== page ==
Thanks for reading.
3518 daily updates in a row. Nine plus years. That's less than half the time
I meant for the project to last when I started it. Back then, when I
entertained the idea that I wouldn't go twenty-five years, it was with the
assumption that wrapping up early meant the story would be left unfinished.
With what I've actually done now, putting together a quick and dirty
conclusion after deciding I can't continue, I'm not sure whether that's what
happened or not.
But it was also with the idea that, if I felt a burnout coming on (as I was certain I occasionally would, based on the history of my pre-internet daily cartoons), I'd respond by dropping the project for a time. (AKOTAS was never going to become my day job. When AKOTAS started I was twice the age of most successful webcartoonists [this was 2004 - for "successful" read not "making a living" but "continuing to update beyond the first month"]; doing without conventional retirement and healthcare benefits was never an option. Instead I have worn the badge "amateur" with pride and, I hope, with honor; helping the world to see, I hope, that you don't have to be rich and corporate, or even to be able to afford Photoshop, to entertain.)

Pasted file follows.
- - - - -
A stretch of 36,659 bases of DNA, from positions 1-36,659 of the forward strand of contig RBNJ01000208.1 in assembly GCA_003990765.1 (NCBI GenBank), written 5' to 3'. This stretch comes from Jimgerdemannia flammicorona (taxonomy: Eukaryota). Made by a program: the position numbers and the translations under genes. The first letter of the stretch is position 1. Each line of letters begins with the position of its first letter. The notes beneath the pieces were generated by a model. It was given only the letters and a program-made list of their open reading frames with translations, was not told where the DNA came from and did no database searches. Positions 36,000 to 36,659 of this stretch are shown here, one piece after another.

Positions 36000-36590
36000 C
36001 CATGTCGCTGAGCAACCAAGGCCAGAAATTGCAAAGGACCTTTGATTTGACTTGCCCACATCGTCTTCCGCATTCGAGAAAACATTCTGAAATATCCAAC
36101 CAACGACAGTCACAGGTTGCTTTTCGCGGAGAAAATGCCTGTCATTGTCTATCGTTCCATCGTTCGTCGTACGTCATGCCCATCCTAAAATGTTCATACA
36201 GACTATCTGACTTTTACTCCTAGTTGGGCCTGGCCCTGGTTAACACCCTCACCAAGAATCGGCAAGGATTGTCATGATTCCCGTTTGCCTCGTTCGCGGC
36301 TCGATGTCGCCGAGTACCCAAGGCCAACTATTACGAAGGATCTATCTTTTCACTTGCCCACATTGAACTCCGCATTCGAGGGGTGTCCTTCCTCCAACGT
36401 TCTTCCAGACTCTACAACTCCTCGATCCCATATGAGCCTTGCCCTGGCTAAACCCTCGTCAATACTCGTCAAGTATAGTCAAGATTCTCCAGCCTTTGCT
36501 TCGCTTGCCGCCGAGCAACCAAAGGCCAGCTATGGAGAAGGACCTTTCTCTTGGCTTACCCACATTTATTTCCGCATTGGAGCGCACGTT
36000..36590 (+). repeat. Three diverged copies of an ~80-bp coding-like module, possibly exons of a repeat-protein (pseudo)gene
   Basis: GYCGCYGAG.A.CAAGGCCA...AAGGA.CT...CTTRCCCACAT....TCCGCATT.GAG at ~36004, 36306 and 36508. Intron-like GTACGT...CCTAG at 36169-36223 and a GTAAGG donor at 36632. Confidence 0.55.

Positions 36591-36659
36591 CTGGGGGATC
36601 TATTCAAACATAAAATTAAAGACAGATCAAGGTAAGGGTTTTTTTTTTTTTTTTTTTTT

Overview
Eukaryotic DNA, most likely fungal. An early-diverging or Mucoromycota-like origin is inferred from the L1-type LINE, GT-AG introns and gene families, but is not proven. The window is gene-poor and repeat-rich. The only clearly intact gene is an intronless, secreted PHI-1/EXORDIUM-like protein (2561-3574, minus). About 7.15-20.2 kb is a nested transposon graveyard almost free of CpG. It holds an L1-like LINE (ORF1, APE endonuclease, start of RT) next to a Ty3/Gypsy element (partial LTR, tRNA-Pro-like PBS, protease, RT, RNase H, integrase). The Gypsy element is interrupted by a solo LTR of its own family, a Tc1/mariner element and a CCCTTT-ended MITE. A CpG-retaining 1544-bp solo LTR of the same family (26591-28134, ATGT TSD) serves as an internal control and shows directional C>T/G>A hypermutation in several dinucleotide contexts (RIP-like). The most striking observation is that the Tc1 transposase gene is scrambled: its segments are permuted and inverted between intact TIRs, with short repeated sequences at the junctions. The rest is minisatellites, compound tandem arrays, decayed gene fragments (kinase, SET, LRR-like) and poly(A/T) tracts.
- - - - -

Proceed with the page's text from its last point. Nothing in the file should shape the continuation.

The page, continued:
In the event, instead I responded to burnouts, on two occasions, by adopting a temporary alternate format for six months and then skipping years in the characters' lives on resumption of proper format. (This is aside from, on other recent occasions, creating brief or intermittent hiatus formats with no timeskip in the characters' chronology for unexpected periods of personal stress; the most recent of which, obviously, bringing about the conclusion.) But I believed too strongly that the characters and their readership would be best served by an unremitting daily presence; hence alternate formats when I burned out on the proper format. Then the first hiatus didn't last as long as I had expected and planned when initiating it; hence the institution of timeskips. Then I was forced to conclude that a proper daily commitment is something I'm no longer capable of; hence the conclusion of the project. I wrote in this space early on that I did start this strip expecting it to evolve in some ways I hadn't necessarily planned or would not have preferred if asked in advance. Now the project's done, the burnouts, timeskips and early end - as well as the high frequency of fillers and sketches during normal daily update schedule - rather than any creative issue inside the story are the best manifestation of that prediction. (Although I'd always known that I was going to have trouble letting the False Guenevere storyline run all of the two years it's said to run in the sources [Say, if there'd been no timeskips we'd be smack in the middle of that right now].)